March 1, 1919 - February 6, 1944
Edwin Stanley 'Stan' Moon was born on March 1, 1919 to Edwin George and Kathleen Mary Moon, of Creemore, near Barrie, Ontario. His mother, aged 24, and a premature baby sister died in 1920, due to complications at childbirth. Mr. Moon, unable to care for his 15-month-old son, sent him to his aunt, Pansey Benelle and a Mrs. Payne to be fostered. Mr. Moon later remarried and had ten children with his second wife, Gladyce Hardy.
Moon was Presbyterian, single, had brown hair and blue eyes, stood 5’9” tall, and weighed 143 pounds. He had a medium complexion and a scar on his left cheek. He was a non-smoker and only consumed alcohol occasionally. He enjoyed collecting stamps and building model aircraft. He indicated he wore glasses, but none were evident in his photos. In the belongings, sketching charcoal, pastel colours, watercolours were listed. He also had wooden slippers! He liked basketball, track, swimming, and tennis.
Moon completed Junior Matriculation at the age of 18. He was unemployed when signed up; he had been a clerk in a soda bar, milk deliveryman, a shipping room/office clerk, plus worked in a cigar store for three years.
Moon wanted to be a pilot. He had good letters of recommendation: one from his church in February 1940 and a second one from the Barrie Collegiate Institute in February 1941: “Very honest, clean living fellow who got along well with his fellow pupils and his teachers.” From February 28, 1941: “Rather effeminate, Tachycardia and cardio-vascular instability present. Unsatisfactory. [Tachycardia is a faster than normal heart rate at rest.] To return in one month.” By April 1941, he was rated, “Satisfactory”.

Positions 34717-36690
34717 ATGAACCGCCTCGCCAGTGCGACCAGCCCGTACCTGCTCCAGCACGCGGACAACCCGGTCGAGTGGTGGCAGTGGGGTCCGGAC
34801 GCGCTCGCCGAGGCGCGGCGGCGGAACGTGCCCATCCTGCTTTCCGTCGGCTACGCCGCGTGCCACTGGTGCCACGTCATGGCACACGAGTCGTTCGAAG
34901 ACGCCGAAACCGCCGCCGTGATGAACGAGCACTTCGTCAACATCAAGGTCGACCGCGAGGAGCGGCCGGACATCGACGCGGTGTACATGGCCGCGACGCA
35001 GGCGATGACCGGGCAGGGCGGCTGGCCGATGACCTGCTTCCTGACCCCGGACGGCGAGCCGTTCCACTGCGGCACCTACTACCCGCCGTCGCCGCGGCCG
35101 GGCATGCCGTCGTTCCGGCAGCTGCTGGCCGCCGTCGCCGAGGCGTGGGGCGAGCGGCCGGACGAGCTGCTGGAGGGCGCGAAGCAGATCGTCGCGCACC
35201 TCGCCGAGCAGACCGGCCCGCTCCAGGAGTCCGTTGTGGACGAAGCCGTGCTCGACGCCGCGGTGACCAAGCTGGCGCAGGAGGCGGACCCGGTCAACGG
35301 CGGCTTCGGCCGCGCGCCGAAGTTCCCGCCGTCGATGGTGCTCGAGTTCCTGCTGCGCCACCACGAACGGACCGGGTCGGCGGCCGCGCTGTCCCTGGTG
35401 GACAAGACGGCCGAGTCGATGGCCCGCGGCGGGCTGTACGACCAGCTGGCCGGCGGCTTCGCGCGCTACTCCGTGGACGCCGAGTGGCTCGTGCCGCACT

Late in May 1941, he was rated as “confident, upright, neat, medium physique, clear speech, quick response. Above average. Clean-cut lad. Good education. Pleasant personality. Good appearance. Should make first class Air Crew material.”
His evaluations ranged from: “He is a mild lad, of average intelligence and initiative. Responds quickly. Emotional stability and self-confidence rather less than average,” to “very promising youngster. Rather retiring, but able to act on his own initiative.” However, he was not selected as a pilot. “Unsuitable for commissioned rank at #1 BGS.” By February 1943, he was training as 2nd WAG. “Very co-operative.”
He was aboard Canso 9781 when it became lost, running out of fuel. All crew members perished. For more details, see McNicholl. The full story has been detailed in Quietus: Last Flight by Anne Gafiuk, published through the Bomber Command Museum of Canada.